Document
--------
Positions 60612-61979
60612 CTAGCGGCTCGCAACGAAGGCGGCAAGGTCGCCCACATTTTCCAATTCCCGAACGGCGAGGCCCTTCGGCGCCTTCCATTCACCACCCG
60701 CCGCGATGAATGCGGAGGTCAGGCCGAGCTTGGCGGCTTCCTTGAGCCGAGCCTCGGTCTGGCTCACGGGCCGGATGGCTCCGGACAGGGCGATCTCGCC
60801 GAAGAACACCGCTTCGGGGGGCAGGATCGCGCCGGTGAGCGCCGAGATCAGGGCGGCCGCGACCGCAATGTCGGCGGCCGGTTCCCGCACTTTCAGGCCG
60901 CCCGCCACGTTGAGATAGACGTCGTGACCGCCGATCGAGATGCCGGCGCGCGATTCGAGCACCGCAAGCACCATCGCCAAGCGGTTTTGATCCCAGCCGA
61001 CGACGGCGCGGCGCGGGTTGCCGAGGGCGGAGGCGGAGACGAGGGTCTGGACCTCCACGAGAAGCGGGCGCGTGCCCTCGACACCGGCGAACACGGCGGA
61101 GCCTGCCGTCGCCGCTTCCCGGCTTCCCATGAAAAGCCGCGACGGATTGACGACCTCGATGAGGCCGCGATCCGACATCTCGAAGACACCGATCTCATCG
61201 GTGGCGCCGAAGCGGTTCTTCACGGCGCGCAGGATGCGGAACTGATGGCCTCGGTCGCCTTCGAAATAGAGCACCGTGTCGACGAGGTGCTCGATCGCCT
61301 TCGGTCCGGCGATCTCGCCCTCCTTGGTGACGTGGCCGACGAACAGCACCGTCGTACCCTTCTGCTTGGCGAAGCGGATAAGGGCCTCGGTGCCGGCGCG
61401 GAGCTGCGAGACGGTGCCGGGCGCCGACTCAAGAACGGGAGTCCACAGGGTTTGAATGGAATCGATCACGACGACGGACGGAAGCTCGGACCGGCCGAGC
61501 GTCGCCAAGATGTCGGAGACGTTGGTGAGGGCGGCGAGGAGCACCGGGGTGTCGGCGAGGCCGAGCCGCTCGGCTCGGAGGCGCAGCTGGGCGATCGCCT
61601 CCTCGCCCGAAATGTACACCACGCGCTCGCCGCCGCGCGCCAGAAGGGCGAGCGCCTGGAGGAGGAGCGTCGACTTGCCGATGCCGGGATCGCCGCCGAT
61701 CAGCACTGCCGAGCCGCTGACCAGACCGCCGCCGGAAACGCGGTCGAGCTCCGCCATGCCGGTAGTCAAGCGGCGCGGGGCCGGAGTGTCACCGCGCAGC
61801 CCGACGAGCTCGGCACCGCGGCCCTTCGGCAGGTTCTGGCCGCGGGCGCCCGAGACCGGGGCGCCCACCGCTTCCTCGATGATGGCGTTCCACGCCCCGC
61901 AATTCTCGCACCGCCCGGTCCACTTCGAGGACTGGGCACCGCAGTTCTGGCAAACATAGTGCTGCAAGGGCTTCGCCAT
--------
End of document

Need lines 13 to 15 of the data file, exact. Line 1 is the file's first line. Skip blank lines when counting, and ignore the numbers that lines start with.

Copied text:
61701 CAGCACTGCCGAGCCGCTGACCAGACCGCCGCCGGAAACGCGGTCGAGCTCCGCCATGCCGGTAGTCAAGCGGCGCGGGGCCGGAGTGTCACCGCGCAGC
61801 CCGACGAGCTCGGCACCGCGGCCCTTCGGCAGGTTCTGGCCGCGGGCGCCCGAGACCGGGGCGCCCACCGCTTCCTCGATGATGGCGTTCCACGCCCCGC
61901 AATTCTCGCACCGCCCGGTCCACTTCGAGGACTGGGCACCGCAGTTCTGGCAAACATAGTGCTGCAAGGGCTTCGCCAT